Birds and artisans of the Roman mosaics of Tunisia: species, symbolism and origins

Tidemann, Sonia (2009) Birds and artisans of the Roman mosaics of Tunisia: species, symbolism and origins. International Humanities Journal, 7 (6). pp. 141-156. ISSN 1447-9508

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Abstract: The mosaic pavements of Roman North Africa contain both African and Italian bird species, amongst others, but it was not possible to attribute pavements to mosaicists from either country on the basis of the avifauna depicted. Forty-one species of birds were recorded, the most commonly occurring being the Indian Peafowl Pavo cristatus, Barbary Partridge Alectoris barbara, Pheasant Phasianus colchicus and Mallard Anas platyrhynchos. Birds appear in a variety of ways: representing the seasons, game to be served to guests dining at a banquet, hunting including falconry and disguises, immortality and the gardens in paradise, myth, ritual as well as for decoration. Pavements containing birds spanned the first to the sixth centuries and have been found in twenty-nine locations in Tunisia. El Djem was the third century centre for birds in mosaics, shifting to Carthage and Thuburbo Majus in the fourth, then Tabarka in the fifth, with a notable decline in species diversity. The pavements preserve an ornithological treasure.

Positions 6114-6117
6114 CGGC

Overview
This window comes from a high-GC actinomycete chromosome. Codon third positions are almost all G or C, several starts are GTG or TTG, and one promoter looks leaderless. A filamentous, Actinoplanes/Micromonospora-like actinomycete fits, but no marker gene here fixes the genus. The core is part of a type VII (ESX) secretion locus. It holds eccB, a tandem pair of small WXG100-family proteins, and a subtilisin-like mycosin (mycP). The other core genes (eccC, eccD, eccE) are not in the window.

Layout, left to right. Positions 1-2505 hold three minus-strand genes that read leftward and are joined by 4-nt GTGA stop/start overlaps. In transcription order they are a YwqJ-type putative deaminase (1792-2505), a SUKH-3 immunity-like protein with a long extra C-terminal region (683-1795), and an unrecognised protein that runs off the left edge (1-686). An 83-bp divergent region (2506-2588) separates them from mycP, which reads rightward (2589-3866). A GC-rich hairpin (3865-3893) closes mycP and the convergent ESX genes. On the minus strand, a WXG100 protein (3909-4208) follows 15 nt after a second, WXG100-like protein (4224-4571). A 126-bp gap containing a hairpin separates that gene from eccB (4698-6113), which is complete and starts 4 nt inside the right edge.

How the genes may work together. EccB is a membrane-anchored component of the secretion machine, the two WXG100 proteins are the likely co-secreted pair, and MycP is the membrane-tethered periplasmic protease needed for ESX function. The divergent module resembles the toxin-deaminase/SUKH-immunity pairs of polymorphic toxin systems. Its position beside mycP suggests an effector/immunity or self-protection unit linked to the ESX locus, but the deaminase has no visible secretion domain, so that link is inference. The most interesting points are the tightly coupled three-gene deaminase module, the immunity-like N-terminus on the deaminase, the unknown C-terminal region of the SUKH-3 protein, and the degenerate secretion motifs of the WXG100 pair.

Item Type: Article
Field of Research (2008): 16 Studies in Human Society > 1601 Anthropology > 160104 Social and Cultural Anthropology
19 Studies in Creative Arts and Writing > 1905 Visual Arts and Crafts > 190599 Visual Arts and Crafts not elsewhere classified
Subjects: N Fine Arts > N Visual arts (General) For photography, see TR
G Geography. Anthropology. Recreation > GR Folklore
Date Deposited: 04 May 2010 01:44
Last Modified: 19 Oct 2011 23:38

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